As an “album experience”, The ArchAndroid is fittingly cinematic (it has suites, man!), especially when Monae manages to fit in the string-and-horn flourishes that so often soundtrack film epics (both of the “Overtures”, “BaBopByeYa”)--to great effect, as well: listening to these tracks, the lucky listener feels as if they are travelling through the fantasy world Janelle Monae has set up specifically for this work. Whether or not the plot is fully understandable is ultimately inconsequential; the mobile rhythms of songs like epic closer “BaBopByeYa” allow anyone to instantly be transported to somewhere magical, even if we don't completely buy into this whole android business.

And then, oh man, there are these songs. Eighteen tracks make up the entirety of The ArchAndroid, and nearly every one of them is, in one way or another, at the top of my “favorite songs of the year” list. The beginning stretch of the album (approximately from “Dance or Die” to “Tightrope”) is unrelentingly catchy, whether it be the quick funk rhythms of “Faster” or the “B.O.B.”-esque drama of “Cold War”. From around “Come Alive”, though, Janelle Monae delightfully goes off the deep end, ambitiously expanding her palette while still retaining her sense of a great song. It’s this contained weirdness that allows her robotic delivery on centerpiece “Mushrooms & Roses” to be strangely touching (“We’re all virgins to the joys of loving without fear”), or for the out-of-left-field folk of “57821” to fit next to the neo-funk of “Wondaland”, or for the unrelentingly complex “BaBopByeYa” to feel like the perfect closer to an album so multi-faceted that it might be interpreted as petty showboating in the hands of a lesser artist.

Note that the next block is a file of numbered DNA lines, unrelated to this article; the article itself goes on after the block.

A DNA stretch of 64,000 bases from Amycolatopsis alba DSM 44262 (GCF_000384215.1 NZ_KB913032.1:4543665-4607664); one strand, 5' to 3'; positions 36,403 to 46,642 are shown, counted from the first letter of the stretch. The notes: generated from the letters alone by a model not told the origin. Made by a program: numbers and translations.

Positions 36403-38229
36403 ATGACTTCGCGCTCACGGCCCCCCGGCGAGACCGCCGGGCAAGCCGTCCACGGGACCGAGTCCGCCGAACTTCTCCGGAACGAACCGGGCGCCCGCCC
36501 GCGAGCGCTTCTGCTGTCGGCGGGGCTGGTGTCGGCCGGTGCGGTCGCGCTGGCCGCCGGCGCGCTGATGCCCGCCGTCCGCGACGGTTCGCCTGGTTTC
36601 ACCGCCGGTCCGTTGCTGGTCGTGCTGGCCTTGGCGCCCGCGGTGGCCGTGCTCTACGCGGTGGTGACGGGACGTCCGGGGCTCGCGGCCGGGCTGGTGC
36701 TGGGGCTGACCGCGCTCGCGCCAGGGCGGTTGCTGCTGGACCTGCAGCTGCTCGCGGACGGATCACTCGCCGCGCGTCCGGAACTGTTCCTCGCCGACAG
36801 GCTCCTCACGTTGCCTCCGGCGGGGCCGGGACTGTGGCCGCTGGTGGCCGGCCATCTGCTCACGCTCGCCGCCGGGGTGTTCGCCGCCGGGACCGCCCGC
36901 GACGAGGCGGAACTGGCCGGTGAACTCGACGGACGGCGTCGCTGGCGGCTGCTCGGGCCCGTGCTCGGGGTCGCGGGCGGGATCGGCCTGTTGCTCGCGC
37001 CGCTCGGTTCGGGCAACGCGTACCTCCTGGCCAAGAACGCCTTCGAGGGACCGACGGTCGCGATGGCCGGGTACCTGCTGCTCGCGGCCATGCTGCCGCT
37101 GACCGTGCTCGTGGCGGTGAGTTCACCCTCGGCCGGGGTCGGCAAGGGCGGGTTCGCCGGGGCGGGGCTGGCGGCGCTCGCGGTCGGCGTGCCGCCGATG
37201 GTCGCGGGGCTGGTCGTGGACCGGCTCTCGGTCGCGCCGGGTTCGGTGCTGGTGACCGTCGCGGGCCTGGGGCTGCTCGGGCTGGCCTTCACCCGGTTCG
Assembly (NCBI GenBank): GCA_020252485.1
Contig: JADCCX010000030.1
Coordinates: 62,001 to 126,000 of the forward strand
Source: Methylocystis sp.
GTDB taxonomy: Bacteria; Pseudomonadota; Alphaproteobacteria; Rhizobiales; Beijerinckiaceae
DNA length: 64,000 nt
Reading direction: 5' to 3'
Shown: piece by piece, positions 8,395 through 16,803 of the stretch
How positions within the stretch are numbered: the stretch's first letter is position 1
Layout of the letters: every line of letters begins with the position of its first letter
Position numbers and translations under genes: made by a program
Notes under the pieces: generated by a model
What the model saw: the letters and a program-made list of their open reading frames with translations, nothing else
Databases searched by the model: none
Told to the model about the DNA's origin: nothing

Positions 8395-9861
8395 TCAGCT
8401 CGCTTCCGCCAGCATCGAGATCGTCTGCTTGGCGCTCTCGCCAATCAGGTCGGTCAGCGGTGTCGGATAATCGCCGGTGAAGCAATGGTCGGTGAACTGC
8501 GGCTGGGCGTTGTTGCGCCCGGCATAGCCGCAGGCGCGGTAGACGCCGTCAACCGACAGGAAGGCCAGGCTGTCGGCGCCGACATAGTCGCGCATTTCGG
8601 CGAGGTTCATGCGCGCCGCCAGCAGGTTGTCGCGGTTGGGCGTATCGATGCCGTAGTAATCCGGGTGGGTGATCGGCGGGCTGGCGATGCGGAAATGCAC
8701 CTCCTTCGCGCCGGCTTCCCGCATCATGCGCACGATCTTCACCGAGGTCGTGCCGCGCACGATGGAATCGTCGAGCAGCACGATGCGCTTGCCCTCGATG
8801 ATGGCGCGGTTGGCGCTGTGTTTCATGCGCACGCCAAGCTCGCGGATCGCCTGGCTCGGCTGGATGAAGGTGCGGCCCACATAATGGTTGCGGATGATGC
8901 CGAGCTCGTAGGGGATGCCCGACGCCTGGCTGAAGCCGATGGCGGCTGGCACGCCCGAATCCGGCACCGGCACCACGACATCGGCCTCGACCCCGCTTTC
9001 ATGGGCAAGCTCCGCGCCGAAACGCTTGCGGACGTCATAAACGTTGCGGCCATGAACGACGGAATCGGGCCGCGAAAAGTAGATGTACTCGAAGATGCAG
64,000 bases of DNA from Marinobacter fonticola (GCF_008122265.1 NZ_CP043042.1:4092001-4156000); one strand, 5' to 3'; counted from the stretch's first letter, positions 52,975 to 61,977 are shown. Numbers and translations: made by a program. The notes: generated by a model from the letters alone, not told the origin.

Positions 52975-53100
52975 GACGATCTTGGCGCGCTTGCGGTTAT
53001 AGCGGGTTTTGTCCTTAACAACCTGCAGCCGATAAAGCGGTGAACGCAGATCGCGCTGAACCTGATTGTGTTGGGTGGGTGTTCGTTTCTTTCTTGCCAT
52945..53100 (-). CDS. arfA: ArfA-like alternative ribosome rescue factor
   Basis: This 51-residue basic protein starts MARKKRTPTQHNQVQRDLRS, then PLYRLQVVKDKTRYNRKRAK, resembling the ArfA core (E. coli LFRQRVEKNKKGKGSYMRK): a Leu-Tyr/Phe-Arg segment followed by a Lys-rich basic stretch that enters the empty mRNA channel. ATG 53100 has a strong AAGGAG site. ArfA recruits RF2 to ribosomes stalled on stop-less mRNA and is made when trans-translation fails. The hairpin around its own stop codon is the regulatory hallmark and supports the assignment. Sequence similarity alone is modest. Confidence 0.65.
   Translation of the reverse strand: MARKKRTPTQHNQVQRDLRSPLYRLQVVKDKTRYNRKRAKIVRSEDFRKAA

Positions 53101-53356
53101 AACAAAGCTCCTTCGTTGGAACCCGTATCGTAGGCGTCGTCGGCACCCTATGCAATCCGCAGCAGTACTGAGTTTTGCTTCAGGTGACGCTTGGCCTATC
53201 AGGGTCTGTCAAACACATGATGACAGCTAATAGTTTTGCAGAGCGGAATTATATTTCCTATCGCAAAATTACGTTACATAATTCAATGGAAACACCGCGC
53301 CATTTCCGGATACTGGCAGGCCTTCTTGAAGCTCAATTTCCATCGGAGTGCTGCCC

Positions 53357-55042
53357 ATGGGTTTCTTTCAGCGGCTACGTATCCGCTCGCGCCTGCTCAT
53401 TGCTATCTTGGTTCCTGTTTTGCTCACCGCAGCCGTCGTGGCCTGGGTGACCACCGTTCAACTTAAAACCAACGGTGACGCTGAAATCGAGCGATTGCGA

Ultimately, The ArchAndroid is like a utopian vision of pop music’s future, catchy and ambitious in equal measure. The album’s concept isn’t so intrusive that the album requires some sort of plotline decoder ring; it simply serves as another level of depth for the listener to enjoy. This is an album that, in its ambition, feels completely new--something never done before. Which is true: Janelle Monae manages to stuff so much variety (and excellence) into this album that nothing feels like a retread. However, it’s also somewhat traditional: another entry into a growing list of albums perfecting the balance between vision and accessibility. Brava!



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Comments:Add a Comment 
robertsona
Staff Reviewer
June 30th 2010



14885 Comments

Album Rating: 4.8